Best books of 2023 (so far!)

Published 6:33 am Tuesday, July 4, 2023

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We’re halfway through the year, and I’ve read 50 books, including 21 published in 2023! Here are five of my favorite new titles.


All the Sinners Bleed by S.A. Cosby

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Titus Crowne is the first Black sheriff in the history of Charon County. A year to the day after his election, a school shooting rocks the town. A beloved teacher is killed by a former student, and as Titus attempts to deescalate and get the boy to surrender, his deputies fire a fatal shot. In the investigation, it becomes clear that the student they shot had been abused by the dead teacher, as well as by unidentified perpetrators. The trail leads to buried bodies—and secrets. 


Romantic Comedy by Curtis Sittenfeld

A comedy writer thinks she’s sworn off love, until a dreamily handsome pop star flips the script on all her assumptions. With her keen observations and trademark ability to bring complex women to life on the page, Sittenfeld explores the neurosis-inducing and heart-fluttering wonder of love, while slyly dissecting the social rituals of romance and gender relations in the modern age.


What Lies in the Woods by Kate Alice Marshall

Naomi used to believe in magic. 22 years ago, she and her two best friends, Cassidy and Olivia, spent the summer roaming the woods, imagining a world of ceremony and wonder. The summer ended suddenly when Naomi was attacked. Miraculously, she survived her 17 stab wounds and lived to identify the man who had hurt her. The girls’ testimony put away a serial killer, wanted for murdering six women. They were heroes. And they were liars. For decades, the friends have kept a secret worth killing for. But now Olivia wants to tell, and Naomi sets out to find out what really happened in the woods―no matter how dangerous the truth turns out to be.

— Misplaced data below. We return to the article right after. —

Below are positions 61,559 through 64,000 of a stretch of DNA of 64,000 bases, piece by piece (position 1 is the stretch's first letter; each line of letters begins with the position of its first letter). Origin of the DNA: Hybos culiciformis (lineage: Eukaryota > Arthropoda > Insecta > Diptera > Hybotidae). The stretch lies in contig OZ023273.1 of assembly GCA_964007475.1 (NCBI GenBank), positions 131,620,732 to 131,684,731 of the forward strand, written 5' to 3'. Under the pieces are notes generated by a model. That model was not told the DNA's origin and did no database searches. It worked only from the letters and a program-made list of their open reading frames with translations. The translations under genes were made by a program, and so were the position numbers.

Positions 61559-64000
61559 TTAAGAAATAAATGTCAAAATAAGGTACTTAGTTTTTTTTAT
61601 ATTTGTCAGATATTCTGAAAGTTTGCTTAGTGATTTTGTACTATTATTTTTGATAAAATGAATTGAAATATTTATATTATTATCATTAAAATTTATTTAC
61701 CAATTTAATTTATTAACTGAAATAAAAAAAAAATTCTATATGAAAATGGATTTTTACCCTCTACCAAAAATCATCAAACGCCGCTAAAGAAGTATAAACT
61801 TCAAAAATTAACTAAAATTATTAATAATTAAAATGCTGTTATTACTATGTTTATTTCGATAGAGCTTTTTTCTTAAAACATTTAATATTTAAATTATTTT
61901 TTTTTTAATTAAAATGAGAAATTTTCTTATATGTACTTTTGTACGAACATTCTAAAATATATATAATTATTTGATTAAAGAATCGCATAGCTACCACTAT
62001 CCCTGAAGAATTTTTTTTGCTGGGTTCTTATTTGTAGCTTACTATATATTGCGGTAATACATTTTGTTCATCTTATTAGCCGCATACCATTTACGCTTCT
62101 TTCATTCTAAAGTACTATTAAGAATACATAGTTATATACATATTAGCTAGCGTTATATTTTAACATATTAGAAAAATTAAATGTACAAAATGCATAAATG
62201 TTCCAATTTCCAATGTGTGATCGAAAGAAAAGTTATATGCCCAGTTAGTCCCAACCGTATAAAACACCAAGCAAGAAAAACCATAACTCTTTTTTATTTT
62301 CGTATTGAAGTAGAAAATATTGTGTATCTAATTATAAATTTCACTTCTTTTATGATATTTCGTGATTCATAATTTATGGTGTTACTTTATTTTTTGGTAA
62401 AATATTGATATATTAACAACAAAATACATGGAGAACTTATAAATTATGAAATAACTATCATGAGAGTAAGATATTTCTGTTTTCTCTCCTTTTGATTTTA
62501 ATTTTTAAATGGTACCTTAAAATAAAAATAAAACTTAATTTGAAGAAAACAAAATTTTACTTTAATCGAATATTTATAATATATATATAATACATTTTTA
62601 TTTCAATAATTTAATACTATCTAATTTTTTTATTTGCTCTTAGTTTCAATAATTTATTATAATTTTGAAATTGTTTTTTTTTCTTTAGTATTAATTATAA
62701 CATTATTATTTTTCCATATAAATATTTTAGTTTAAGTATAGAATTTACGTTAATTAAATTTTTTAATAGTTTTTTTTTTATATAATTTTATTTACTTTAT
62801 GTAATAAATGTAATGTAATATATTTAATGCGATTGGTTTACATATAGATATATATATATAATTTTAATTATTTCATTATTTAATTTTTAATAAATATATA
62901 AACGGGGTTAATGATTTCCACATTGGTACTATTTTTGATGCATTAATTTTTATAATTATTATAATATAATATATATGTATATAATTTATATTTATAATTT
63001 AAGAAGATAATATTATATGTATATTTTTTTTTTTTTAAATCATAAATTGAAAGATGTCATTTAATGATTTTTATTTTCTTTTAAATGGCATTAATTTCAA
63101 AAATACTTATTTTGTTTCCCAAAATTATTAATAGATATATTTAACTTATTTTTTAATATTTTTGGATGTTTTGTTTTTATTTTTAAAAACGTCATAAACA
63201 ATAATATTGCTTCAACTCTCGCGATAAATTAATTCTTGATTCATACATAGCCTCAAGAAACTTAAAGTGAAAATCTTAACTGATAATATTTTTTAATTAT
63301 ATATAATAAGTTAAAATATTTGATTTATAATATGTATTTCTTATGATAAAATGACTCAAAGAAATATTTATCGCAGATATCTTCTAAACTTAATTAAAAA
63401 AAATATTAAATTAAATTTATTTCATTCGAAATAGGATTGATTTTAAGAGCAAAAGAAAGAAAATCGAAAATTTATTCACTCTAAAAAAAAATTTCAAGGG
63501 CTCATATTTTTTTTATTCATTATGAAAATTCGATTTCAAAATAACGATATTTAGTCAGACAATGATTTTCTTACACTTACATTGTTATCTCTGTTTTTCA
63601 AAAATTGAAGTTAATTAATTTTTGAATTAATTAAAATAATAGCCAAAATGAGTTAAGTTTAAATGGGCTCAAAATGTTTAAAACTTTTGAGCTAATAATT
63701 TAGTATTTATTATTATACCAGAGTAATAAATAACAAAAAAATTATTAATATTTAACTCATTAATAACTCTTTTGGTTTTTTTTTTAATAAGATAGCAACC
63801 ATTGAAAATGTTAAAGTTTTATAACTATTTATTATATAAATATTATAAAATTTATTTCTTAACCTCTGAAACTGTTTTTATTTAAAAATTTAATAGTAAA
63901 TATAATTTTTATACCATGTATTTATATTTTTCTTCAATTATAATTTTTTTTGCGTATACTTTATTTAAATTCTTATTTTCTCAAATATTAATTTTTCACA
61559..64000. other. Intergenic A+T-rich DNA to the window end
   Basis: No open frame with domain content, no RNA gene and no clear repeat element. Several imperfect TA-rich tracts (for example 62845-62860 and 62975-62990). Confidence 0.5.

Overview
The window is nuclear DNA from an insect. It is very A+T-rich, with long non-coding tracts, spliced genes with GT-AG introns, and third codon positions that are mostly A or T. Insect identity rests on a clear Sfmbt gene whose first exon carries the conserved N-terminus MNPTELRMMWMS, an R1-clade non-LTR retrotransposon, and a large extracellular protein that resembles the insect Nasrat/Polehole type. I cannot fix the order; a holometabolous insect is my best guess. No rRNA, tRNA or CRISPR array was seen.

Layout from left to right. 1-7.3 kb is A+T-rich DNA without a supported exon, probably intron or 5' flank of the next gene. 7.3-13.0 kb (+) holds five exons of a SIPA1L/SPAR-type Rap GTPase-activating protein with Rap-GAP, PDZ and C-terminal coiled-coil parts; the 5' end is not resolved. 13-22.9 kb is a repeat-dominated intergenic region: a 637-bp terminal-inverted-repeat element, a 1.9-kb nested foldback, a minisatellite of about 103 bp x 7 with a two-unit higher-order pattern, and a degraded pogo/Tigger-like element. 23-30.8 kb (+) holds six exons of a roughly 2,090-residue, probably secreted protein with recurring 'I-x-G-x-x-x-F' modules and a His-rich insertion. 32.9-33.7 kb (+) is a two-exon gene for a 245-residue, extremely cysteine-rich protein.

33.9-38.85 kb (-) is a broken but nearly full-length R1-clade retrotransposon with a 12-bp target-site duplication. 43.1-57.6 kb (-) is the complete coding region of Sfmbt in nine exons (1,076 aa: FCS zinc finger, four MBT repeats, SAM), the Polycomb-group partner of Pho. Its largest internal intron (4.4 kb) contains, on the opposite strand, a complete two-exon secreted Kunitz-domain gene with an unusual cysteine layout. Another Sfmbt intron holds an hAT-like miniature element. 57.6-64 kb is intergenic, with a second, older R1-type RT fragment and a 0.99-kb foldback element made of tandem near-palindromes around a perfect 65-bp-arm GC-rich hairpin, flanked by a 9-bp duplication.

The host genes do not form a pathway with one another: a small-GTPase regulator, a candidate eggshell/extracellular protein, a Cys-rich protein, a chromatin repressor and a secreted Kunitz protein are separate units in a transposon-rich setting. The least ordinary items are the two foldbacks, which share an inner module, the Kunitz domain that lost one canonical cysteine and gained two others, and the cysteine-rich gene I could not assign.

What’s Eating Us by Cole Kazdin

Women of all ages struggle with disordered eating, preoccupation with food, and body anxiety. Journalist Cole Kazdin was one such woman, and she set out to discover why her own full recovery from an eating disorder felt so impossible. Interviewing women across the country as well as the world’s most renowned researchers, she discovered that most people with eating disorders never receive treatment––the fact that she did made her one of the lucky ones. Kazdin takes us to the doorstep of the diet industry and research community, exposing the flawed systems that claim to be helping us, and revealing disordered eating for the crisis that it is: a mental illness with the second highest mortality rate (after opioid-related deaths) that no one wants to talk about. 


The Senator’s Wife by Liv Constantine

After a tragic chain of events led to the deaths of their spouses two years ago, D.C. philanthropist Sloane Chase and Senator Whit Montgomery are finally starting to move on. The horrifying ordeal drew them together, and now they’re ready to settle down again—with each other. Sloane is also preparing for an upcoming hip replacement—the latest reminder of the lupus diagnosis she’s managed since her 20s. With both of their hectic schedules, they decide that hiring Athena, a home health aide, will give Sloane the support and independence she needs post-surgery. But as weeks go by, Sloane becomes sicker, and her uncertainty quickly turns to paranoia as she begins to suspect the worst. 


Jen Pace Dickenson is the Youth Services Librarian for Polk County Public Libraries. For information about the library’s resources, programs, and other services, visit or call (828) 894-8721.